A group of scientists announced on Sunday in Thessaloniki that they had discovered bones “most certainly” belonging to a woman who was buried centuries ago at the cemetery of Pantokratoros Monastery on Mount Athos.
The Greek “Holy Mountain” with its nearly 1,800-year continuous Christian presence is home to twenty monasteries where only men are allowed to visit.
The bones were discovered during restoration work being done on the floor of the chapel of St. Athanasios of Athonitis, where all burial ceremonies of laymen connected with the monastery have taken place.
Restorer Phedon Hatziantoniou, who led the team of experts, speculated that the bones might possibly belong to a woman called Stasha, the wife of a 16th-century landlord called Barboul or Barbouli who lived at the monastery with his sons.
The remains have been sent to specialized laboratories in Athens for further examination.
“As far as I know this is the first case that bones belonging to a woman have been discovered on Mt. Athos,” Hatziantoniou said in an interview with Greek daily newspaper To Ethnos.
“It is well known that in the past, when there were invasions or revolutions, the monks opened their border and their monasteries to protect the local population,” he explained.
The scientists have also discovered fragments of bones belonging to men in their research. They say that these were probably workers and support staff, since monks have their own ossuary inside the monastery’s main building.
Reports of sightings of women on Mt. Athos have been quite rare over the centuries. However, a grainy, black and white photograph of a woman which was published in a Greek newspaper in 1903 still remains a mystery, with some monks claiming that they believe the unknown female on the left was the Virgin Mary herself.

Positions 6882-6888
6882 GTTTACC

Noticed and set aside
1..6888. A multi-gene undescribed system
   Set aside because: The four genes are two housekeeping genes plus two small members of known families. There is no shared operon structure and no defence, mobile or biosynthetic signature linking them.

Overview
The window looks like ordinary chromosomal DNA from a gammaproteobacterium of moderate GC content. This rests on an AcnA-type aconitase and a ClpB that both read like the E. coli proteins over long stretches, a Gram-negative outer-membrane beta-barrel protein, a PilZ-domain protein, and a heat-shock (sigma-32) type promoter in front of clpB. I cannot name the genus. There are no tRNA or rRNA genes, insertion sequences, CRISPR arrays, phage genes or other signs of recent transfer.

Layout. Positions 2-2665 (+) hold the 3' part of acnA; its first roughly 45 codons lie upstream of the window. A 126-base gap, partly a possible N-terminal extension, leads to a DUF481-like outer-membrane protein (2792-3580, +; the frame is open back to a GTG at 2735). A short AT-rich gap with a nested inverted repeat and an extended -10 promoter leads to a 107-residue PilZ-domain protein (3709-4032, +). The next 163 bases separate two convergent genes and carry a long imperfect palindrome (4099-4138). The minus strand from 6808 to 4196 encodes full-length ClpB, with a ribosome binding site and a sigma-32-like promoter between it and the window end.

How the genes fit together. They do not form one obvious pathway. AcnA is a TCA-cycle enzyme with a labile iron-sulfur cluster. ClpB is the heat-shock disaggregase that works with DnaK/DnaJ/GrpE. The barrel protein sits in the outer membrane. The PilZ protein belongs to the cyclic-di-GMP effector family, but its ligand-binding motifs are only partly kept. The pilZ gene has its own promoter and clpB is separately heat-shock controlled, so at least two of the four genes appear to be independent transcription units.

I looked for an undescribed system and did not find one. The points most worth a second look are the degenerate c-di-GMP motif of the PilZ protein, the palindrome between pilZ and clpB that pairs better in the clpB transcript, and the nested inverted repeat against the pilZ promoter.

The stooping figure also closely resembles a black-robed Orthodox nun.
The women’s ban on Mount Athos has been violated twelve times (officially at least) since the year 382. The following are the incidents in which this is known to have happened.
– In 382 by the Plakentia, the daughter of Emperor Theodosius I.
– In 1081 and 1108 by shepherd families (numbering more than 300).
– In 1345 by the Eleni, the wife of Serbian Emperor Stefan Dusan.
– In 1404 by the wife of Ioannis Palaiologos.
– In 1854 by a group of young girls who sought protection after the Halkidiki uprising.
– In 1905 by the young Russian princess Tatiana Nikita.
– In 1929 by Aliki Diplarakou, the Greek “Miss Europe” — dressed as a man!
– In 1931 by French journalist Maryse Choisy, who disguised herself as a sailor and wrote about her experience in a book entitled “One Month With Men.”
– In 1948 by a group of women from the Democratic Army of Greece who broke the guard and entered as they were being chased by the Greek Army during the Civil War.
– In 1953 by American teacher Cora Miller.
– In 1971 by French philologist Jacqueline Michele and Italians Luisa Barbarito and Maria Pastterla.
Greek journalist Malvina Karali was the most recent woman to break the ban and enter onto the territory of Mount Athos, when, as she claims, she entered the sanctuary dressed as a man in the 1990s.